1368 straw-poll : (was: Re: [ietf-dkim] Deployment Non-Scenario
7: Cryptographic Upgrade and Downgrade Attacks)
dotis at mail-abuse.org
Tue Feb 27 08:51:54 PST 2007
On Feb 26, 2007, at 11:56 PM, John R Levine wrote:
>>> This protection depends upon a means for the signer to assert
>>> which algorithm is deprecated, and what shiny new algorithm is
>>> being offered.
> Wearing, as usual, my receiver hat, I still don't see any reason to
> be interested in random senders' opinions about the relative merits
> of various algorithms.
> Like I said before, let's say someone publishes SSP saying sha256
> is deprecated and rot13 is shiny and new. What should I do with
> that info?
Why validate a signature from a domain you do not trust? Validating
signatures indicates the defeat of protections placed ahead of the
If your verifier performs rot13, and you too believe it to be
stronger than sha256, then this information immediately protects an
upgraded verification process from a possible downgrade vulnerability
that might last years otherwise.
The hash algorithm is an unlikely cause for a problem, but following
your unlikely example:
You receive a message where the key for sha256 requests rot13 be used
instead. When the rot13 signature is missing, essentially the signer
has requested sha256 to then be considered invalid. If you do not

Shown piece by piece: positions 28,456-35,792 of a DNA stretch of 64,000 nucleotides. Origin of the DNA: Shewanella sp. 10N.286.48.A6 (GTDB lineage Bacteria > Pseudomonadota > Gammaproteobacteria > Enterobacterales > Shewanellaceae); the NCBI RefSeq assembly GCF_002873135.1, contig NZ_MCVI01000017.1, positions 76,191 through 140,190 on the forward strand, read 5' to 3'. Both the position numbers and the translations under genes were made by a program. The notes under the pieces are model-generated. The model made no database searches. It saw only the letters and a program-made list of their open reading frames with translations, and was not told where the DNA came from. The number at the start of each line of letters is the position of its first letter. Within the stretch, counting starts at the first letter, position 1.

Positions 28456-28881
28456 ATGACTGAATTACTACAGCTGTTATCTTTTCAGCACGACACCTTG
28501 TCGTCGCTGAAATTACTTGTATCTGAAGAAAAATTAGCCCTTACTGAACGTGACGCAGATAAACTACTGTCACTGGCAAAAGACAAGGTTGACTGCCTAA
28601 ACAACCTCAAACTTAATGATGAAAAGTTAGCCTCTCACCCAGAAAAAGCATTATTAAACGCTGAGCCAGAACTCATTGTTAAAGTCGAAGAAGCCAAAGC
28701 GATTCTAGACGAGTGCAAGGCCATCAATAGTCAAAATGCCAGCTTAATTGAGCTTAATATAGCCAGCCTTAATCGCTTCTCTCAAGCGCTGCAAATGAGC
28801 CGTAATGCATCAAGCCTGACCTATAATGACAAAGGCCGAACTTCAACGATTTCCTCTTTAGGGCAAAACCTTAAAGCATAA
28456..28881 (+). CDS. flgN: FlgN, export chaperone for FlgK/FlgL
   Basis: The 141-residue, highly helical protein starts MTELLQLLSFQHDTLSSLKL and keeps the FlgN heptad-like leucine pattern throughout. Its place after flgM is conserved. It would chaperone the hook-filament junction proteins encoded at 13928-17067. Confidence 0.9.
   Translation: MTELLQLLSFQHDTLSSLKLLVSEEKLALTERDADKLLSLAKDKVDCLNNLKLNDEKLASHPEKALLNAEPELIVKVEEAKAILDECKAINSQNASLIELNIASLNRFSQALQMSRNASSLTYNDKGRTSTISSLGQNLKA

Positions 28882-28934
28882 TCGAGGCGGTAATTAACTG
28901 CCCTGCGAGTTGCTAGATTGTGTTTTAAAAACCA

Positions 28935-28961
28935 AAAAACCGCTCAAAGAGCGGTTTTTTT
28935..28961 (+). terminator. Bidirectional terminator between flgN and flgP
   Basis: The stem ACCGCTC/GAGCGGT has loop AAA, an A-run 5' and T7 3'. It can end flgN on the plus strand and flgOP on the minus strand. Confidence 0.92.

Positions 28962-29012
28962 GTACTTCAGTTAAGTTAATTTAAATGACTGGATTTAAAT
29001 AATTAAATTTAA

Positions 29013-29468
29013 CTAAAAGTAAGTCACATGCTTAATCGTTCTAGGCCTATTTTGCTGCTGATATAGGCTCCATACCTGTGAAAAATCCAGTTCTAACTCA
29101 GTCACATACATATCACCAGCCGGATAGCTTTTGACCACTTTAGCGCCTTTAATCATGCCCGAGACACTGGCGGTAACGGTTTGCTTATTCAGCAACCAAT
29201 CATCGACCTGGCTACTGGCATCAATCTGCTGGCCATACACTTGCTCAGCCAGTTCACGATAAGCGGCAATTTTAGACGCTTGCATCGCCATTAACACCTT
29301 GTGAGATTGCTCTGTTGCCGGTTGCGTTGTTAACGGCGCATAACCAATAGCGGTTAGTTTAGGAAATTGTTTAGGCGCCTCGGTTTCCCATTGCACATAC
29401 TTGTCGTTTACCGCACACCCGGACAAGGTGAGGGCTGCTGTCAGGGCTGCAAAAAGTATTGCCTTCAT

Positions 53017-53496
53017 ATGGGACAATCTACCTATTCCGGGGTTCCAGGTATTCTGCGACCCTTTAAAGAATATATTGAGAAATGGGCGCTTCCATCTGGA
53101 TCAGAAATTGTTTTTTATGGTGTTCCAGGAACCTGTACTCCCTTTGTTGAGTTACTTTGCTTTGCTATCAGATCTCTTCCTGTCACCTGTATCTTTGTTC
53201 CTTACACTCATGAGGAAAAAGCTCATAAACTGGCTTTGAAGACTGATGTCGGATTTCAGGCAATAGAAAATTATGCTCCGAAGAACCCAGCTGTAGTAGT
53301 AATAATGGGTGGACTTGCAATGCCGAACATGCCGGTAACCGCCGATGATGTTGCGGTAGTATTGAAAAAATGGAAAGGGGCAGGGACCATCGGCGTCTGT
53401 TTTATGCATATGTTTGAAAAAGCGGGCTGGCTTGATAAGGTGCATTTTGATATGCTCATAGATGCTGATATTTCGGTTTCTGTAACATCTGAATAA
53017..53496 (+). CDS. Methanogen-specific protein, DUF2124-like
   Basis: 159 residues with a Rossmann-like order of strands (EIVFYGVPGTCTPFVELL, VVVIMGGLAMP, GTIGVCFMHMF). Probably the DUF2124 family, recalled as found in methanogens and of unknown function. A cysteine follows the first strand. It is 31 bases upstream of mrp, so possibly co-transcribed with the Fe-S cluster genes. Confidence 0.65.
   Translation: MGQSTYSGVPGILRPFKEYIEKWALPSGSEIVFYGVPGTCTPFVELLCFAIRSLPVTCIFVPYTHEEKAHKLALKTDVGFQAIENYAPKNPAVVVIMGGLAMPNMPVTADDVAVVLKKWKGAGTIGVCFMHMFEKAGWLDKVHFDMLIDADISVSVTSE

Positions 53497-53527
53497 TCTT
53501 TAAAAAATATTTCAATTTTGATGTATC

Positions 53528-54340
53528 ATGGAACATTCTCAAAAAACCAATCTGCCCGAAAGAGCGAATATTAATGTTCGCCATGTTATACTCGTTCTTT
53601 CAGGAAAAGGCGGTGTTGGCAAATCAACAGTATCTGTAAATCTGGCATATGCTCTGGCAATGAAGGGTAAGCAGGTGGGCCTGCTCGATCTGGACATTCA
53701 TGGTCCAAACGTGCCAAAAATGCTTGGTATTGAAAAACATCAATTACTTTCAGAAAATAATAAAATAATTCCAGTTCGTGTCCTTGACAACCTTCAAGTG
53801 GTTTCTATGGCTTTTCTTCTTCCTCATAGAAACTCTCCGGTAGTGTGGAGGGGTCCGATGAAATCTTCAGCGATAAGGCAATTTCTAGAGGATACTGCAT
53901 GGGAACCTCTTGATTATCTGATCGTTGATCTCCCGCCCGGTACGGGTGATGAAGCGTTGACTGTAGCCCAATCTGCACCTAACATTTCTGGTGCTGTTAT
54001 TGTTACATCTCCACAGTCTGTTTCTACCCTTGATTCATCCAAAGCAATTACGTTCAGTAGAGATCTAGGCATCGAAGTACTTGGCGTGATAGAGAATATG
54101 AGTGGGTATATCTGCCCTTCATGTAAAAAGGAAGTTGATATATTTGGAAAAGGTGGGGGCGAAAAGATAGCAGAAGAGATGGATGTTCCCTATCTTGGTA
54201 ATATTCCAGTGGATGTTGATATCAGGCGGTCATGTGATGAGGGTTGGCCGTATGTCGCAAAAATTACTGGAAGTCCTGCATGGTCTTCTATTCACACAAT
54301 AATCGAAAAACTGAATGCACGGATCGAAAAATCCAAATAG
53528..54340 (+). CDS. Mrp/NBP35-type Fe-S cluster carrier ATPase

know anything about rot13, then continue to use sha256.
When the message is only signed with rot13 and the policy indicates
messages are always signed, but you don't know anything about rot13,
then consider the message to be outside the signer's policy. By
applying both sha256 and rot13 signatures, compliance with the policy
is retained. By defining a "please use" field in the sha256 key, a
possible downgrade attack can be avoided can be avoided without _any_
added transactions. : )
> Assuming we agree that it's stupid and I should ignore it, how am I
> supposed to tell stupid deprecation advice from non-stupid
> deprecation advice?
You have exactly the same problem with _any_ signature. If you do
not trust domain foo, then no matter what signature is applied, you
still will not trust domain foo.
When you trust domain foo and you also want to avoid problem X as
soon as possible, then you'll also want to known when you can safely
refuse messages having problem X without disrupting a large
percentage of your email. Not allowing or ignoring information that
protects verifiers from a downgrade attack seems foolish. But then
again, why validate DKIM signatures when the signer is not trusted?
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